Cal Jam 2 was promoted by perhaps the largest Southern California concert promoter at the time, Wolf & Rismiller Presents. Jim Rismiller and Stephen Wolf had been promotional partners since the 60s, eventually selling their company to Filmways, although they continued to run it. Sadly, Stephen Wolf had been killed in a home burglary in 1977, but Rissmiller kept the business thriving for many years, keeping his old friend's name on the company.

The show appeared to have a similar funding structure to Cal Jam, in that it was backed by TV and Record Company money. The entire concert was filmed for an ABC Television special, and Columbia Records released a double-lp of Cal Jam 2 highlights. Almost all of the acts were on Columbia. The only two that were not on Columbia--Foreigner and Bob Welch--were not on the double album. The three smaller acts who were not on the poster (Jean-Michel Jarre, Rubicon and Frank Marino and Mahogany Rush) were all Columbia acts, and they all had tracks on the double-lp. 

Stevie Nicks joined Bob Welch on stage at Cal Jam 2 (Ontario Motor Speedway March 18, 1978)

The two non-Columbia acts were critical to the concert. Foreigner (on Atlantic) had released their debut album the previous year, and had scored with two massive singles "Feels Like The First Time" (which would reach #4 on Billboard) and then "Cold As Ice" (which was released in July '77). Guitarist Bob Welch had left Fleetwood Mac in 1974, right before Lindsay Buckingham and Stevie Nicks joined to make the band huge. Yet his September 1977 Capitol album French Kiss included Buckingham, Christine McVie and Mick Fleetwood and went double platinum (helped by his remake of his old Mac tune "Sentimental Lady"). At Cal Jam 2, Welch was joined on stage by Stevie Nicks, so he bought a lot of star power to the event.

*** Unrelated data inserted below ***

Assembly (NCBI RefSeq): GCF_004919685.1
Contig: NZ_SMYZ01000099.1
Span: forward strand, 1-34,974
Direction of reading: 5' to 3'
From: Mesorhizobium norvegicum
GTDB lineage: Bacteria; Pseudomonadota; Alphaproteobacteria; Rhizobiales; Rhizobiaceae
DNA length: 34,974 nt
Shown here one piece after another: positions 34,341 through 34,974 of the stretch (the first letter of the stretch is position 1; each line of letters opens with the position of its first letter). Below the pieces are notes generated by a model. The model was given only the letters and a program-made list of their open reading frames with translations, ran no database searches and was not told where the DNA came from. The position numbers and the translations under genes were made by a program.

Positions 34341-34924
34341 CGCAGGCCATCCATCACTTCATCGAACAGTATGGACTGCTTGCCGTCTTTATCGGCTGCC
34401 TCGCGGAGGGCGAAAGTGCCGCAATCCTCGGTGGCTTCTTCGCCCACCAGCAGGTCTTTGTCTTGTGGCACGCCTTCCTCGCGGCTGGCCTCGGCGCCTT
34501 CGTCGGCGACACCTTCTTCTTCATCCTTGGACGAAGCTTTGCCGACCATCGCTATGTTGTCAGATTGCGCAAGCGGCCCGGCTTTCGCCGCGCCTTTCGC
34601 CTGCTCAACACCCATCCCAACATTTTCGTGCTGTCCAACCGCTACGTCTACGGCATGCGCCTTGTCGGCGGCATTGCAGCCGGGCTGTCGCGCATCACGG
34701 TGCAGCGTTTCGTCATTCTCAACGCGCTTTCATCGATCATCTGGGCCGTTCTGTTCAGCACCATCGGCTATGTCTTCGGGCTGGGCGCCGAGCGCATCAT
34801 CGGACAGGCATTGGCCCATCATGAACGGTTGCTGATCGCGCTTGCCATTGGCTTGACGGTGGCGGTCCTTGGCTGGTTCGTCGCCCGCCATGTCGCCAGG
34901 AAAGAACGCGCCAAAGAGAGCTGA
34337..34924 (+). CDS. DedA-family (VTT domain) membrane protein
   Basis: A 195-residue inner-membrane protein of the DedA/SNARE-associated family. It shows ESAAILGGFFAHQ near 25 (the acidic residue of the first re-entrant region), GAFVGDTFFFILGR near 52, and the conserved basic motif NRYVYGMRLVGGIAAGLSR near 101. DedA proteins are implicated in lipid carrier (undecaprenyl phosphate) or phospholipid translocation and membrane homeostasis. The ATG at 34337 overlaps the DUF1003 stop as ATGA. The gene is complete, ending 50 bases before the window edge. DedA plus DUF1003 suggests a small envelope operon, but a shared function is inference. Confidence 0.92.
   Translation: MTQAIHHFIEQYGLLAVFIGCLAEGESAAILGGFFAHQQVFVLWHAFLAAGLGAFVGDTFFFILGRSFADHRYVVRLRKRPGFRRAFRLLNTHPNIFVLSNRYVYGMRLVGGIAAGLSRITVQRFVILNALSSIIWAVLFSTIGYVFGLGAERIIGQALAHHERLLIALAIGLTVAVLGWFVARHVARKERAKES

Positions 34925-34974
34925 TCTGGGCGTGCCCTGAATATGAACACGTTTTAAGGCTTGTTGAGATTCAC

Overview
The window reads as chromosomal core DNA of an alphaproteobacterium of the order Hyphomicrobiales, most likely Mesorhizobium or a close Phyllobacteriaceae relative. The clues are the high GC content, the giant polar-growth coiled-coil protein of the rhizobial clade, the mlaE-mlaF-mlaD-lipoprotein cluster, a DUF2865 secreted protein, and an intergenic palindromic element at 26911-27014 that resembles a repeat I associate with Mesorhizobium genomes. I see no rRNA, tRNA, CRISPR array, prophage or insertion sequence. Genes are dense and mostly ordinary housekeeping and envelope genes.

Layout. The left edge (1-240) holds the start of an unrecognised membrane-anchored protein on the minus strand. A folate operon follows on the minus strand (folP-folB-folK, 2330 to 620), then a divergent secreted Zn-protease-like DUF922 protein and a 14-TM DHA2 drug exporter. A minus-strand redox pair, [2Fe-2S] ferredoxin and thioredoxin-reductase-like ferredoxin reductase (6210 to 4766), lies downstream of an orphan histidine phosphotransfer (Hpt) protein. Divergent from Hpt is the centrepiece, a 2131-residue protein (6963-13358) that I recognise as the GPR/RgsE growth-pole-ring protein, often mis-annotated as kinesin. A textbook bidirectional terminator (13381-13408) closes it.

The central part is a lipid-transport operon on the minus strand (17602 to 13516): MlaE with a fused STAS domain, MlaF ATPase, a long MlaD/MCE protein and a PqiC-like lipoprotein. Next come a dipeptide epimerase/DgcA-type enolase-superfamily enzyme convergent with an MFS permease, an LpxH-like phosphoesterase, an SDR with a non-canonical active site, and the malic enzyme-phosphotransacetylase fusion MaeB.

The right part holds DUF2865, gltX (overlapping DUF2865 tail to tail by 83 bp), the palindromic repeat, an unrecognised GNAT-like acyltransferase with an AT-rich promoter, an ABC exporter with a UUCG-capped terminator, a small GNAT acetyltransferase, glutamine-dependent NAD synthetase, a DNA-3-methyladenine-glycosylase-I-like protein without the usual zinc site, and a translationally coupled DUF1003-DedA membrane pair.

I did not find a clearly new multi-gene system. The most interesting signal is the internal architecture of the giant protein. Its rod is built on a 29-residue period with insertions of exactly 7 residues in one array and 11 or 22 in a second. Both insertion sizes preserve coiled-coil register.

Cal Jam 2 went off reasonably well. Supposedly there were as many as 300,000 in attendance. How many paid? I have read different numbers. At least, it seems there were more paid than at the first one. Since tickets were $12.50 in advance ($17.00 at the door), the total gate would have been massive. If 200,000 tickets had been sold, than the gate was $2.5million, and that's not counting revenue from the TV special. Could there have been a Cal Jam 3? Maybe. But only if there was an Ontario Motor Speedway.

Ontario Motor Speedway, Ontario, CA: August 1970-December 1980
The Ontario Motor Speedway had been imaginatively conceived, a custom-designed motor sports facility decades ahead of its time. The racing was great throughout the 1970s. Los Angeles is Los Angeles, however, and the track never drew the crowds it had expected. In the later 1970s, auto racing's popularity had flattened somewhat, and that didn't help either. Ontario's appeal had been that it was so near to greater Los Angeles, but that it was also its downfall. The track was losing money, or perhaps barely breaking even. LA was expanding, however, so the land underneath the racetrack was more valuable than the facility itself: